Challenges on ship-to-ship bunkering and supply chain resilience in ports will be some of the questions addressed in a new Memorandum of Understanding (MoU) signed between A.P Moller-Maersk (Maersk) and partners at the Port of Singapore.
Maersk signed the MoU in March 2021 with Fleet Management Limited, Keppel Offshore & Marine, Maersk-McKinney Moller Center for Zero Carbon Shipping, Sumitomo Corporation and Yara International ASA.
The study will cover the whole end-to-end supply chain of ammonia bunkering: including the challenges associated with supply chain infrastructure for safe delivery, and ship-to-ship bunkering methods for ammonia.
Ammonia has been long considered a potential solution to the shipping sector meeting its decarbonisation goals due to its lack of carbon – however, significant challenges remain, including ignition and safety of the fuel which is highly corrosive and toxic.
“Maersk sees ammonia as a very promising future marine fuel alongside of methanol,” Berit Hinnemann, Senior Innovation Project Manager at Maersk, told PTI.
“We have the goal of having net carbon-zero operations in 2050. We knew the need to transition to carbon-neutral marine fuels – and ammonia is one of the fuels that we are pursuing.”
Hinnemann highlighted that technical and safety challenges face ammonia usage in ports and maritime, including the viability of the future supply of ammonia itself, and the infrastructure in the supply chain for handling ammonia and safely bunkering a ship with the dangerous fuel.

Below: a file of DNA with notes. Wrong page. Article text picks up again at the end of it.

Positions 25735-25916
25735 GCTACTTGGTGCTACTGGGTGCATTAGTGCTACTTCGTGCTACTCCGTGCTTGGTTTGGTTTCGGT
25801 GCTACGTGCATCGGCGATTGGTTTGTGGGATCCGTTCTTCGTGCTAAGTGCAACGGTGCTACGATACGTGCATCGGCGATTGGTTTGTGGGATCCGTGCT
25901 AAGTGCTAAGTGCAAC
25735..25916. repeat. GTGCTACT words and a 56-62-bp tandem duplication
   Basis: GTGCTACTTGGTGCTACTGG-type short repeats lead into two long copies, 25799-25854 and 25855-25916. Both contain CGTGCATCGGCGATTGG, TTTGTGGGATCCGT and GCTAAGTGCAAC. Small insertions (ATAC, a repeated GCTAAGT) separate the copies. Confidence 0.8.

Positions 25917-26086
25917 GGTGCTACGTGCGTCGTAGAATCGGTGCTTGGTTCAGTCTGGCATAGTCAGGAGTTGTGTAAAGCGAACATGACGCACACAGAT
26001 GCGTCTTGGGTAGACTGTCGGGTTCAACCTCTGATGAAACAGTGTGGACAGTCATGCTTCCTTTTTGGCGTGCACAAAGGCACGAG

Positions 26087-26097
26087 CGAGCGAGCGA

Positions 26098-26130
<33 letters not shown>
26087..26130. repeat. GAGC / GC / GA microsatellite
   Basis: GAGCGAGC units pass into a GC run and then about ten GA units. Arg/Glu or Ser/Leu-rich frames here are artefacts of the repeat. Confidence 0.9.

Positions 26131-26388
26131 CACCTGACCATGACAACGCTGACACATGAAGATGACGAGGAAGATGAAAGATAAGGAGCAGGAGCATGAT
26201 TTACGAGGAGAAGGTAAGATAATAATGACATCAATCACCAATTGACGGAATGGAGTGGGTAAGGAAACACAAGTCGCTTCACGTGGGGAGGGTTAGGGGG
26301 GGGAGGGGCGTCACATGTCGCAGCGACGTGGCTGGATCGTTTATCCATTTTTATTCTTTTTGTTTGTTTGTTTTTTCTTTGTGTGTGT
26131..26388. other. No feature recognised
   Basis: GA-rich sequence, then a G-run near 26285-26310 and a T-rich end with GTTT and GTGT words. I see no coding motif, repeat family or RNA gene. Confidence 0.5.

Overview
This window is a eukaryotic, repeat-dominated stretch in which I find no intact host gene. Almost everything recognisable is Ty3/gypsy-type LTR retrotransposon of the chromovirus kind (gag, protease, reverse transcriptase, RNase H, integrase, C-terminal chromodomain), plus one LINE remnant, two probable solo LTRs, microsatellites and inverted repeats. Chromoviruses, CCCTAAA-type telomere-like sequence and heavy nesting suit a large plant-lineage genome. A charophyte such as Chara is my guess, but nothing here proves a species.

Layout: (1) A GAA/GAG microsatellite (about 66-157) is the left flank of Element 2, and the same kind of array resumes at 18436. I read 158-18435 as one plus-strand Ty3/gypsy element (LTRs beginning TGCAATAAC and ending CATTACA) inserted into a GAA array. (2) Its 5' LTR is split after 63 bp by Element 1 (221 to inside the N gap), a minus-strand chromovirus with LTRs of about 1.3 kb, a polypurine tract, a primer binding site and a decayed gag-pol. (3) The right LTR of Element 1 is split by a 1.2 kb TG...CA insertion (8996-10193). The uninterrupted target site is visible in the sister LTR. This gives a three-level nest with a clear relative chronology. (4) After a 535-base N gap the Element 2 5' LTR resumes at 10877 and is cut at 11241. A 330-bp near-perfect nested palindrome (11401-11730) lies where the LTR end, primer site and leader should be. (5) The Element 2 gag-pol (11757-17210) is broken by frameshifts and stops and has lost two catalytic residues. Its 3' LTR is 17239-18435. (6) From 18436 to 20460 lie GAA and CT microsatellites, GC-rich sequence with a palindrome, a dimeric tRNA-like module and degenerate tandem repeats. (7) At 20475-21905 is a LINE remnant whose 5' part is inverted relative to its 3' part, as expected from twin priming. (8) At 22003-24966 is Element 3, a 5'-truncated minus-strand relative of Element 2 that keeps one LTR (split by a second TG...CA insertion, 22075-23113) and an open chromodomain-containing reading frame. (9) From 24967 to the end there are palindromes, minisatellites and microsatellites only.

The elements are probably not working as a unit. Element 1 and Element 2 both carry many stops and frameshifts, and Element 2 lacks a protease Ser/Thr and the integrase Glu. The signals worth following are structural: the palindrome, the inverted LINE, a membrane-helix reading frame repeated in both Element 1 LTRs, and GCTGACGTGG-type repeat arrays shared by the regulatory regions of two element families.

Though the project is just in its infancy, Hinnemann said challenges including ship-to-ship viability of bunkering ammonia are “exactly the questions” to be considered in the project.
“The industry needs to come together [on ammonia bunkering],” Hinnemann said. “There is experience out there with ammonia as a cargo ammonia is produced a large scale today.” He added that some 20 million tonnes of ammonia cargo is shipped on tankers yearly – however questions remain as to the viability of bunkering those ships with the fuel.
“There is some experience out there, but for bunkering for container ships, this is exactly what this study needs to show. How can we do it, and what will the solutions be?”
Taking place at the Port of Singapore, the study will leverage the largest bunkering port in the world’s expertise on how to transport and bunker vessels with ammonia safely – as well as consider options for potential synergies with Liquefied Petroleum Gas (LPG) as a starting point.
Hinnemann said that expertise brought by those in the ammonia industry like the Sumitomo Corporation and the Maersk-McKinney Moller Center for Zero Carbon Shipping will be “very much needed” to find viable solutions for ammonia bunkering.
Hinnemann added that “we are considering ammonia on a global scale and may also do similar work for other locations”.